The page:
Sumac became an international success based on her extreme vocal range, which was said to be “well over five octaves” at the peak of her singing career.
Sumac recorded an extraordinarily wide vocal range of 5 octaves, 3 notes and a semitone ranging from E2 to B♭7 (approximately 107 Hz to 3.7 kHz). In one live recording of “Chuncho”, she sings a range of over four and a half octaves, from B2 to F♯7. She was able to sing notes in the low baritone register as well as notes above the range of an ordinary soprano and notes in the whistle register. Both low and high extremes can be heard in the song Chuncho (The Forest Creatures) (1953). She was also apparently able to sing in an eerie “double voice”.

In 1954, classical composer Virgil Thomson described Sumac’s voice as “very low and warm, very high and birdlike”, noting that her range “is very close to five octaves, but is in no way inhuman or outlandish in sound”. In 2012, audio recording restoration expert John H. Haley favorably compared Súmac’s tone to opera singers Isabella Colbran, Maria Malibran, and Pauline Viardot. He described Súmac’s voice as not having the “bright penetrating peal of a true coloratura soprano”, but having in its place “an alluring sweet darkness…virtually unique in our time”.

ymasumac01She was born on either September 13, 1922, or September 10, 1923, most likely in Callao, a seacoast city in Peru; but, possibly, according to herself, in Ichocán, an Indian village. Her parents were Sixto Chávarri and Emilia Castillo. Her father was born in Cajamarca and her mother was born in Pallasca. Stories published in the 1950s claimed that she was an Incan princess, directly descended from Atahualpa. The government of Peru in 1946 formally supported her claim to be descended from Atahualpa, the last Incan emperor”.
Chávarri adopted the stage name of Imma Sumack (also spelled Ymma Sumack and Ima Sumack) before she left South America to go to the United States. The stage name was based on her mother’s name, which was derived from Ima Shumaq, Quechua for “how beautiful!” although in interviews she claimed it meant “beautiful flower” or “beautiful girl”.

Sumac first appeared on radio in 1942. She recorded at least 18 tracks of Peruvian folk songs in Argentina in 1943. These early recordings for the Odeon label featured Moisés Vivanco’s group, Compañía Peruana de Arte, a group of 46 Indian dancers, singers, and musicians.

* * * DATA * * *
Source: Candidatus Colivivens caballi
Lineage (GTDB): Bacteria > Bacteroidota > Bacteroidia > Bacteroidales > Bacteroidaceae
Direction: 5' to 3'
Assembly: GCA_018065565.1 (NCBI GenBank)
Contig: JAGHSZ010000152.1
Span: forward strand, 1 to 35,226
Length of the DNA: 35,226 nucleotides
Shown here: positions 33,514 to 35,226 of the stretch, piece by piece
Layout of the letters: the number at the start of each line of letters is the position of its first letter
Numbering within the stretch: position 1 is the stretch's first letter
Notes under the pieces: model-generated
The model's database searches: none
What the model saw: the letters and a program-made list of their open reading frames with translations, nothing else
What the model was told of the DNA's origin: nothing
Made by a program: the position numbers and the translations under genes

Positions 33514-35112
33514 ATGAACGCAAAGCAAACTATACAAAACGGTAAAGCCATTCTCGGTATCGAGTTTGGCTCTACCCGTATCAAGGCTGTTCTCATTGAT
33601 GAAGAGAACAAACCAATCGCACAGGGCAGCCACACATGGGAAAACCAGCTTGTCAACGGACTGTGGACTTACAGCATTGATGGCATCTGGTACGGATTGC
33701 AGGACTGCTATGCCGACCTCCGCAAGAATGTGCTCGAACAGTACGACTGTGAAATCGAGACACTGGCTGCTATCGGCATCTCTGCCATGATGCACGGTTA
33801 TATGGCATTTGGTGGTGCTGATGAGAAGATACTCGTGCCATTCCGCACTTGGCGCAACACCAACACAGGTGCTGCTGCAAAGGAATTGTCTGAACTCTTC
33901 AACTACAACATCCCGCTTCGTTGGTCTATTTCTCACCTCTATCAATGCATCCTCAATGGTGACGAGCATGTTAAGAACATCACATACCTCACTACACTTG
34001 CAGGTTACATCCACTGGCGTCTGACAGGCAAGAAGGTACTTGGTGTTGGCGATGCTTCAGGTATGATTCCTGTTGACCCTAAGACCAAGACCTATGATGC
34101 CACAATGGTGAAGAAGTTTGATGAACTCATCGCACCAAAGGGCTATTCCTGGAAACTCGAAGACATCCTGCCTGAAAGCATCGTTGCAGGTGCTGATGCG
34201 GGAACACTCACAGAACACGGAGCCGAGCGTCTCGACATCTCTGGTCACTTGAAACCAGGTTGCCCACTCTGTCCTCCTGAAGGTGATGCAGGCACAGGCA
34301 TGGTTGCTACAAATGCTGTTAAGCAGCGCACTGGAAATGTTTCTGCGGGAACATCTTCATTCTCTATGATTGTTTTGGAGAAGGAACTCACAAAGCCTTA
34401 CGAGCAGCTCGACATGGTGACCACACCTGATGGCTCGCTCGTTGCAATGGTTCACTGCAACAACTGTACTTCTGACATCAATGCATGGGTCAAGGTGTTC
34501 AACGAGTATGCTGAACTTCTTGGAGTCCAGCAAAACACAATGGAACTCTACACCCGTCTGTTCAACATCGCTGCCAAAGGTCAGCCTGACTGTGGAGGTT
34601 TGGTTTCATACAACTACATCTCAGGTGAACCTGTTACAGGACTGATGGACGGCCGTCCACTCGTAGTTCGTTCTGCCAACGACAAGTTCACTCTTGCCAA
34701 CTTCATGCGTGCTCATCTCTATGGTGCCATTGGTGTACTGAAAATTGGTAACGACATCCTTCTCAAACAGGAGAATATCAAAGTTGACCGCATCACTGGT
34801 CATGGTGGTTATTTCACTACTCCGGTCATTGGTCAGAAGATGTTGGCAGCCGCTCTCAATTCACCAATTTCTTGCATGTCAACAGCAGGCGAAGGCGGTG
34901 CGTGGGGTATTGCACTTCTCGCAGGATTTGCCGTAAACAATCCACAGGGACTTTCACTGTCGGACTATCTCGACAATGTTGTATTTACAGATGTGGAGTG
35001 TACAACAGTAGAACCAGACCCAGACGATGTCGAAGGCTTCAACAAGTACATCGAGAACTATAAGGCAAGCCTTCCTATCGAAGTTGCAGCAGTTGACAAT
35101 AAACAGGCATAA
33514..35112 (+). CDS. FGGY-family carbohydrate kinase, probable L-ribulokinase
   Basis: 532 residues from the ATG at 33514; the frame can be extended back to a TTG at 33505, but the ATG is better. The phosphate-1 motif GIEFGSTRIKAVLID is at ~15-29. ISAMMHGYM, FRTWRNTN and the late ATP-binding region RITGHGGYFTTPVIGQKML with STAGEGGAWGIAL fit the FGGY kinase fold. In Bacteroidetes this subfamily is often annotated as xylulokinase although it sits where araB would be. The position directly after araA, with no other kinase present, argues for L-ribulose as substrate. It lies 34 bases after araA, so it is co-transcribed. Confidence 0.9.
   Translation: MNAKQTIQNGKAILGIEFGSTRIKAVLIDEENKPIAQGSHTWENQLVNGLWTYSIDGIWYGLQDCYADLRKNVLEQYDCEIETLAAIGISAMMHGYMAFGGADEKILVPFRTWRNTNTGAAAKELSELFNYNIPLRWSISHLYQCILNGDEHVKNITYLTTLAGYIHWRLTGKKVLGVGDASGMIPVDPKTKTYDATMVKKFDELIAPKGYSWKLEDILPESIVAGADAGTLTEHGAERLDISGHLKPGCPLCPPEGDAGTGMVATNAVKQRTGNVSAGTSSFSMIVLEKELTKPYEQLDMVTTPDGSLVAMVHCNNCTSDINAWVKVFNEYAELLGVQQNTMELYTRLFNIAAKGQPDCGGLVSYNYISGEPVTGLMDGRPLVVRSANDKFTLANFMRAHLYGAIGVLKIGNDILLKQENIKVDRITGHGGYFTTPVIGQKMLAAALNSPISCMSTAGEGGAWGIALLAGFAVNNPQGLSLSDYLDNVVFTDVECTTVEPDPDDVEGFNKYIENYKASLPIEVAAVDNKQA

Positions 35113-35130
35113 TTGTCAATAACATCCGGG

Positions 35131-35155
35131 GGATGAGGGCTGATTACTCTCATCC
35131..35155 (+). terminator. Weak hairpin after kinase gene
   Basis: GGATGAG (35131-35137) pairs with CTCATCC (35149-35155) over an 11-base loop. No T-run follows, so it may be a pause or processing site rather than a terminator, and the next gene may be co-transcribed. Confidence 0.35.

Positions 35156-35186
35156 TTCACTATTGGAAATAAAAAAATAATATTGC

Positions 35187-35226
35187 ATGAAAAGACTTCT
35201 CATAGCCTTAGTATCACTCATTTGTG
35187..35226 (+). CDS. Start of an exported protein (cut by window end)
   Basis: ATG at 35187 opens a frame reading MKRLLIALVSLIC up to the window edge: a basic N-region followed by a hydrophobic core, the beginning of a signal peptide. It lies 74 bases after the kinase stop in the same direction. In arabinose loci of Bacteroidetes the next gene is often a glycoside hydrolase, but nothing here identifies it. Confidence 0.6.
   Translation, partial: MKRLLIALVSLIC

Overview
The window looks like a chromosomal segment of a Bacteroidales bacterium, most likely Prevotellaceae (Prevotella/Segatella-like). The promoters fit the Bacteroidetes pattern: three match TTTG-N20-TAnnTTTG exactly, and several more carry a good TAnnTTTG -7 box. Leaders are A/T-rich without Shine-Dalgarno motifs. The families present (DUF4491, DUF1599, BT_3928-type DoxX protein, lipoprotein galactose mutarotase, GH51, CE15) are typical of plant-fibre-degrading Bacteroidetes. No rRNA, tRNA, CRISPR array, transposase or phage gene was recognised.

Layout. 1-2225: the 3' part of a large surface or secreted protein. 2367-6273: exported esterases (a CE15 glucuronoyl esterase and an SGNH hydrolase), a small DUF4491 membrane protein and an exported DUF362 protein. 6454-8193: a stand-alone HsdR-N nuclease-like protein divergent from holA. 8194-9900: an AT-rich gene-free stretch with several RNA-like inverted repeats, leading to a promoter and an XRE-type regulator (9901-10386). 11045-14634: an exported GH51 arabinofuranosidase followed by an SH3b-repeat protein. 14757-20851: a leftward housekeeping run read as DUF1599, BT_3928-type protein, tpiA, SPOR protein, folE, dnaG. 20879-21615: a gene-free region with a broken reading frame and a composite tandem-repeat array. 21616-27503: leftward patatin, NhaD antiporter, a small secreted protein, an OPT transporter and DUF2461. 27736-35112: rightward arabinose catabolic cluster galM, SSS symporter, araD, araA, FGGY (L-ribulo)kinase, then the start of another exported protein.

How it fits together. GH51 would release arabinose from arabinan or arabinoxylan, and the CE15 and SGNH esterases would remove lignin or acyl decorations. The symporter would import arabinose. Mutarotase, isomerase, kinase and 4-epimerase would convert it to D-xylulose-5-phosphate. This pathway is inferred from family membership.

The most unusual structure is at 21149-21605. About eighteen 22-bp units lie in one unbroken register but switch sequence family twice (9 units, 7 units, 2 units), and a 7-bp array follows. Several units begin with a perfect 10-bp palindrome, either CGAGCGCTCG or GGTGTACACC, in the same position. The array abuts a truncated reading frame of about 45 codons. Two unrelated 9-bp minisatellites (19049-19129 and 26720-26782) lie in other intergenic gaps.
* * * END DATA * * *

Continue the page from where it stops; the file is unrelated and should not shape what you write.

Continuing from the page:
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She married composer and best friend Moises Vivanco on June 6, 1942. She had a son, Charles, in 1949. In 1946, Sumac and Vivanco moved to New York City, where they performed as the Inka Taky Trio, Sumac singing soprano, Vivanco on guitar, and her cousin Cholita Rivero singing contralto and dancing. She was signed by Capitol Records in 1950, at which time her stage name became Yma Súmac. Her first album, Voice of the Xtabay, launched a period of fame that included performances at the Hollywood Bowl and Carnegie Hall.

In 1950 she made her first tour to Europe and Africa, and debuted at the Royal Albert Hall in London and the Royal Festival Hall before the Queen. She presented more than 80 concerts in London alone and 16 concerts in Paris. A second tour took her to travel to the Far East: Persia, Afghanistan, Pakistan, Burma, Thailand, Sumatra, the Philippines, and Australia. Her fame in countries like Greece, Israel and Russia made her change her two weeks stay to six months offering fabulous concerts. During the 1950s, Sumac produced a series of lounge music recordings featuring Hollywood-style versions of Incan and South American folk songs, working with the likes of Les Baxter and Billy May. The combination of her extraordinary voice, exotic looks, and stage personality made her a hit with American audiences. Súmac appeared in a Broadway musical, Flahooley, in 1951, as a foreign princess who brings Aladdin’s lamp to an American toy factory to have it repaired. The show’s score was by Sammy Fain and E. Y. “Yip” Harburg, but her three numbers were the work of Vivanco with one co-written by Vivanco and Fain.